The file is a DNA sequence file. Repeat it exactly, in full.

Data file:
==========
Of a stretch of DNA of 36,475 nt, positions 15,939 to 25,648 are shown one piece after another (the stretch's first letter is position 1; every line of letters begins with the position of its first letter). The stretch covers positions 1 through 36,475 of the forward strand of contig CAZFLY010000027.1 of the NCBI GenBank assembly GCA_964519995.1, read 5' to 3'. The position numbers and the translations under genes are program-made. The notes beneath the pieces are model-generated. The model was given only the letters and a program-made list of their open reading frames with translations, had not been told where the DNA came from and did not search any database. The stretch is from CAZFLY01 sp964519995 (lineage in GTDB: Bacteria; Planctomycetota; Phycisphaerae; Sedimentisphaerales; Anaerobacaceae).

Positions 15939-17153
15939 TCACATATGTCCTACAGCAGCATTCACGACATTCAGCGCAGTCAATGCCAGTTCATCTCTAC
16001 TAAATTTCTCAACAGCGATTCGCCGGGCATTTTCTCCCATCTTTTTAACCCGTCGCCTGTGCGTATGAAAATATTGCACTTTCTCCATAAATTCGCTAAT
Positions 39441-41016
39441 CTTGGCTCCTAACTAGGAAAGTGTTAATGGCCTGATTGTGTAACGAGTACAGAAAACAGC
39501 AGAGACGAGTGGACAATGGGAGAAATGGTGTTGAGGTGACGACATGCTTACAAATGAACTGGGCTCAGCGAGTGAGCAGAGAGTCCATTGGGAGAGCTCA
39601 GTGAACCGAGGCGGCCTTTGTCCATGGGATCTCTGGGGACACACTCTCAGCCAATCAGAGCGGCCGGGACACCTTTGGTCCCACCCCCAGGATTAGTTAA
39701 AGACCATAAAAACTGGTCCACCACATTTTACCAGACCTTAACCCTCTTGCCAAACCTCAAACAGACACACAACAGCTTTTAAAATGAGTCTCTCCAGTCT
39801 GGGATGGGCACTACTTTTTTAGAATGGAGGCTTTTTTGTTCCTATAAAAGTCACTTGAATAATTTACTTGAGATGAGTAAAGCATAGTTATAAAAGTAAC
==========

Of a stretch of DNA of 36,475 nt, positions 15,939 to 25,648 are shown one piece after another (the stretch's first letter is position 1; every line of letters begins with the position of its first letter). The stretch covers positions 1 through 36,475 of the forward strand of contig CAZFLY010000027.1 of the NCBI GenBank assembly GCA_964519995.1, read 5' to 3'. The position numbers and the translations under genes are program-made. The notes beneath the pieces are model-generated. The model was given only the letters and a program-made list of their open reading frames with translations, had not been told where the DNA came from and did not search any database. The stretch is from CAZFLY01 sp964519995 (lineage in GTDB: Bacteria; Planctomycetota; Phycisphaerae; Sedimentisphaerales; Anaerobacaceae).

Positions 15939-17153
15939 TCACATATGTCCTACAGCAGCATTCACGACATTCAGCGCAGTCAATGCCAGTTCATCTCTAC
16001 TAAATTTCTCAACAGCGATTCGCCGGGCATTTTCTCCCATCTTTTTAACCCGTCGCCTGTGCGTATGAAAATATTGCACTTTCTCCATAAATTCGCTAAT
Positions 39441-41016
39441 CTTGGCTCCTAACTAGGAAAGTGTTAATGGCCTGATTGTGTAACGAGTACAGAAAACAGC
39501 AGAGACGAGTGGACAATGGGAGAAATGGTGTTGAGGTGACGACATGCTTACAAATGAACTGGGCTCAGCGAGTGAGCAGAGAGTCCATTGGGAGAGCTCA
39601 GTGAACCGAGGCGGCCTTTGTCCATGGGATCTCTGGGGACACACTCTCAGCCAATCAGAGCGGCCGGGACACCTTTGGTCCCACCCCCAGGATTAGTTAA
39701 AGACCATAAAAACTGGTCCACCACATTTTACCAGACCTTAACCCTCTTGCCAAACCTCAAACAGACACACAACAGCTTTTAAAATGAGTCTCTCCAGTCT
39801 GGGATGGGCACTACTTTTTTAGAATGGAGGCTTTTTTGTTCCTATAAAAGTCACTTGAATAATTTACTTGAGATGAGTAAAGCATAGTTATAAAAGTAAC